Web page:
In April, the government amended the country’s FDI rules, which now state that FDI investments into India by an entity of a country that shares a land border with India, or when the beneficial owner of investment into India is in or is a citizen of such a country, can invest only under the government route. India also banned certain Chinese apps, including popular social media platforms TikTok and WeChat.


What is the likely impact on the tech industry?

According to The Print, the revised FDI rules will slow down the pace of Chinese investments in India’s technology-driven businesses and will act as speed-breakers that halt the march of Chinese investments in India’s technology. Companies will now have to adhere to stricter compliance norms in order to invest in India.

While many have welcomed the changes in the FDI rules, some worry that the impact may not be favourable for businesses. According to Santosh Pai, partner and head of the China desk at Link Legal India Law Services, the immediate impact is the uncertainty surrounding ongoing transactions. “Chinese venture capital funds which have signed term sheets might not be able to complete transactions and remit their investments in a timely manner due to the uncertainty surrounding the newly introduced FDI approval process,” he says.

The amended rules may also slow down Indian start-ups, as the Financial Times reported that two-thirds of start-ups valued at more than $1 billion now have at least one Chinese venture capital firm as an investor.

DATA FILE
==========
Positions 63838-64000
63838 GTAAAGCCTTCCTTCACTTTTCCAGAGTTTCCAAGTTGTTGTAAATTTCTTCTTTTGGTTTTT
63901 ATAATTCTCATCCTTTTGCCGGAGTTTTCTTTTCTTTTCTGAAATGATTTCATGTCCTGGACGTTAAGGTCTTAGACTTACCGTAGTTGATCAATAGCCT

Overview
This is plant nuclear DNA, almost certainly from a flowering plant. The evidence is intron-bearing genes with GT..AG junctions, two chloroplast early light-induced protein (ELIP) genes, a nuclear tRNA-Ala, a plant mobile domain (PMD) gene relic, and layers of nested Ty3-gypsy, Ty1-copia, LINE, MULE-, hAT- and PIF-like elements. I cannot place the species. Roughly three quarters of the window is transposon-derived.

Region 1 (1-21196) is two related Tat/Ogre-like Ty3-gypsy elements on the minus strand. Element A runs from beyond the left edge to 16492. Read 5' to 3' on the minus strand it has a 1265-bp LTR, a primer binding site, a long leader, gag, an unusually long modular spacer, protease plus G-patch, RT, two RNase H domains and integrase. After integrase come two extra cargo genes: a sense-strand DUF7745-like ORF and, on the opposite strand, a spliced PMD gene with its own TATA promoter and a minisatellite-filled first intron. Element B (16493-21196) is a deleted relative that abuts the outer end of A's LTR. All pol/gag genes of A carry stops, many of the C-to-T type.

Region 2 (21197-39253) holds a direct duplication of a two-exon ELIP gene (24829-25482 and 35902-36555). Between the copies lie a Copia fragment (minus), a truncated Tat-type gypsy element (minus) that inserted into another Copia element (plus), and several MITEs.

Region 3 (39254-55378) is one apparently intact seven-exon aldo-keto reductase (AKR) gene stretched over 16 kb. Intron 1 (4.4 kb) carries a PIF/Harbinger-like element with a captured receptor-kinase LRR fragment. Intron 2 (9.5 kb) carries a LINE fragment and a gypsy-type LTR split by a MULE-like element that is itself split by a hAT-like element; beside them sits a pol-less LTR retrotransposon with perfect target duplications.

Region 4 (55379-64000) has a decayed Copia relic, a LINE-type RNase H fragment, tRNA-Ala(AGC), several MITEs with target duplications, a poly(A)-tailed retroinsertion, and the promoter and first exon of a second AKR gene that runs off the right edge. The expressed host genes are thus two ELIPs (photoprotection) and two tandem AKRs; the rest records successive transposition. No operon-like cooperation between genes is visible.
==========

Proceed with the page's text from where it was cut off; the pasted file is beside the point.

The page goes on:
What additional policy changes might be implemented?

While the Indian government has brought about these changes, it is unlikely there may be any further major policy changes in the immediate future. Pai says that a new equilibrium will emerge, which will indicate which venture capital investments are favourable and which are sensitive.

“Such clarity will help VC funds refine their India strategies. Structuring of funds will undergo a transformation to suit Indian regulatory preferences,” Pai says. “This might include some innovative financing models that are already popular in China such as the VIE structure that became hugely popular as a method to circumvent China’s FDI prohibition in the internet sector when Sina, Alibaba and others raised funds in the U.S.,” he notes.

Meanwhile, Indian startups are reportedly looking to fill the void left by Chinese apps, and certain Silicon Valley venture capital funds have even issued open pitch invitations to such founders.

“While this might solve the funding gap it remains to be seen whether such startups will be able to scale their business models and successfully pivot towards new trends without obtaining insights into the Chinese ecosystem,” Pai says.

How will India’s tech industry evolve as a result?

The implementation of the amended rules now implies that, for example, an American company can invest in India without placing its proposal before the government, but a Chinese company can’t do the same. Due to this, it may take a while before the tech industry in India is able to adapt to these new changes.

According to Pai, the growth of the Bharat model targeting the non-urban Indic language market, which was favoured by Chinese venture capital investors, might be stymied. It is also feared that valuations of Indian startups might dip because Chinese VC funds were known to be generous in their valuation methodology.

Although the situation may seem a little bleak at the moment, the new laws might actually open new doors for the Indian technology industry. As Pai says, “Not all of these are negatives as a course correction some-times injects maturity and eliminates bubbles in a fast-growing space.”


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